So what if you have a storefront AND a website?
How does that change things for you?
I see lots of storefront owners (even ones killing it in-store) spinning their wheels trying to match that online or feeling guilty that they should be doing so but aren’t putting their energy there.
Listen, your storefront and your website are nearly two different businesses! Certainly, in terms of marketing strategy. What brings feet in the door is not the same as what brings eyes to the site. Having both revenue streams would be nice - but you know what’s more important? That you are maximizing whichever stream is already working for you.
So you aren’t misallocating resources (even just time and energy, yours or team members) on a revenue stream that’s not working right now (if those resources could be better spent on your working revenue stream to produce more revenue there instead).
Also, because no one is really talking about this - it’s also OK and not at all a bad idea for your website’s main goal to increase in-store sales, retention, and local customer sense of community/satisfaction. Obviously, anyone can shop online on your site, but if your goal and focus are in-store, how might that change how you build, design, and organize your website, what your transactional emails say, what your package insert says?
Don’t be afraid (IF this is the right call for you) to focus it all on your in-store local shoppers! It’s ok if online-only customers shop, too - but if they are the minority of your sales, they should be the minority of your focus (unless you intend to allocate enough resources for marketing to change that fact).
So, if your website caters to in-store local shoppers - what might that look like? Build the menu with them in mind, speak to them in your order confirmation email, give them an incentive to return to the store with your package insert.
Or better yet, push them to use the website to shop and come in to pick up (and maybe shop more), maybe you can offer a free goodie every time they come do so (a cash back type offer, or even something fun and collectible like a pin that is on brand for you that they want to collect all the pins).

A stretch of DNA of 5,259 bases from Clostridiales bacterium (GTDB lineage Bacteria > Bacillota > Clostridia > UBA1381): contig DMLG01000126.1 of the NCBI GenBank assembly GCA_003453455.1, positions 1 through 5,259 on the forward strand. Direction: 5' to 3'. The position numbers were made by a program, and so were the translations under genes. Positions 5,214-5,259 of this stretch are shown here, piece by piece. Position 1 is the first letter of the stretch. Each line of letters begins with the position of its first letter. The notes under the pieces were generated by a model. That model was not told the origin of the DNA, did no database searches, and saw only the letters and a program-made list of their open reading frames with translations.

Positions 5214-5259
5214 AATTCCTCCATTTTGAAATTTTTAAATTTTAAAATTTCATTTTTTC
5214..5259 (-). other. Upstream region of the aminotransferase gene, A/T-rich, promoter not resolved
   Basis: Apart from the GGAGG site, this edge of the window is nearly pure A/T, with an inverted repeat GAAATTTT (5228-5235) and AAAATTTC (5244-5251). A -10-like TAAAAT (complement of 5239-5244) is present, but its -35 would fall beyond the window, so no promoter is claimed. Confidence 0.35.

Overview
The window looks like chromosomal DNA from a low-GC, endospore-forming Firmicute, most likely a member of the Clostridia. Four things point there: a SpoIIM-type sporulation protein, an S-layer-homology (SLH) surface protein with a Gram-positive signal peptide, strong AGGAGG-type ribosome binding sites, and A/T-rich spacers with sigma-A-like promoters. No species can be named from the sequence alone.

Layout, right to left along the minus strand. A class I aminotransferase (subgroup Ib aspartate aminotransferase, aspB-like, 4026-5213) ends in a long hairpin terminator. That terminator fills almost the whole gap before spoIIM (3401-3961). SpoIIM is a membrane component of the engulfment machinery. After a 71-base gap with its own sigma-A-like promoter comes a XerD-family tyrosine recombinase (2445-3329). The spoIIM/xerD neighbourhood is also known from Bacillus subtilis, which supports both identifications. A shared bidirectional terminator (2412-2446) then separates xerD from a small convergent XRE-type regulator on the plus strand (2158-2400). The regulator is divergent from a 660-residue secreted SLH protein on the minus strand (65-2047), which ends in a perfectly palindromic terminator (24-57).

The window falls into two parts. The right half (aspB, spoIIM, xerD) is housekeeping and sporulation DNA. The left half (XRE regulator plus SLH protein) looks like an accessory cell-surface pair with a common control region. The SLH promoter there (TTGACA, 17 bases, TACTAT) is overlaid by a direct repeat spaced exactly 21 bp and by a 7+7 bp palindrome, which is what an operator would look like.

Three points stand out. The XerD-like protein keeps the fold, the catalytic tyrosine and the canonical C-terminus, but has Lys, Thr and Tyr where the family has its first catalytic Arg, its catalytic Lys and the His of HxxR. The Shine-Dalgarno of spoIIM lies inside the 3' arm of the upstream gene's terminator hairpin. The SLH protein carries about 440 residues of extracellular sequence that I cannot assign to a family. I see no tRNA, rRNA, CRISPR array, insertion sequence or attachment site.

Other things you can do on your site if this is your goal:
Offer personal styling sessions (allow appointment booking can even require a deposit to hold them accountable)
Promote in-store events and promotions - have it be a place they know they can go to find out what’s going on
Highlight and offer free, easy returns/exchanges in-store
Make sure you have Shopify’s native store pick-up option available so it highlights this well on the product page
If you offer items in multiple stores and/or have some items that are drop ship only - make sure it’s easy with your collection page filters for someone to find items in the locations they want (you can use tags, coding, apps and meta-objects for all kinds of advanced filters)
You can also (with the same tools as above) have small text under every item that says ‘online only’ or ‘available for pickup’ or ‘pre-order’ or ‘coming soon’ or ‘available in store ABC’
Make it easy - think about some of the big guys - what do you love that makes things easier on their site- can you bring that to your online shop? Almost anything is possible with the right tools.
Now, if you are really trying to push both online and storefront as separate sales channels - you could actually have two versions of your homepage too - with some coding love - you can even have different menus featured on each one. You could also have unique domains pointing to each to promote the right landing page to the right visitor in your marketing efforts (this is what I would suggest for anyone with multiple customer types running to one site).
I hope this helps clear up some of the confusion about storefront and online marketing. My most important takeaway here is to maximize whatever is already working for you!
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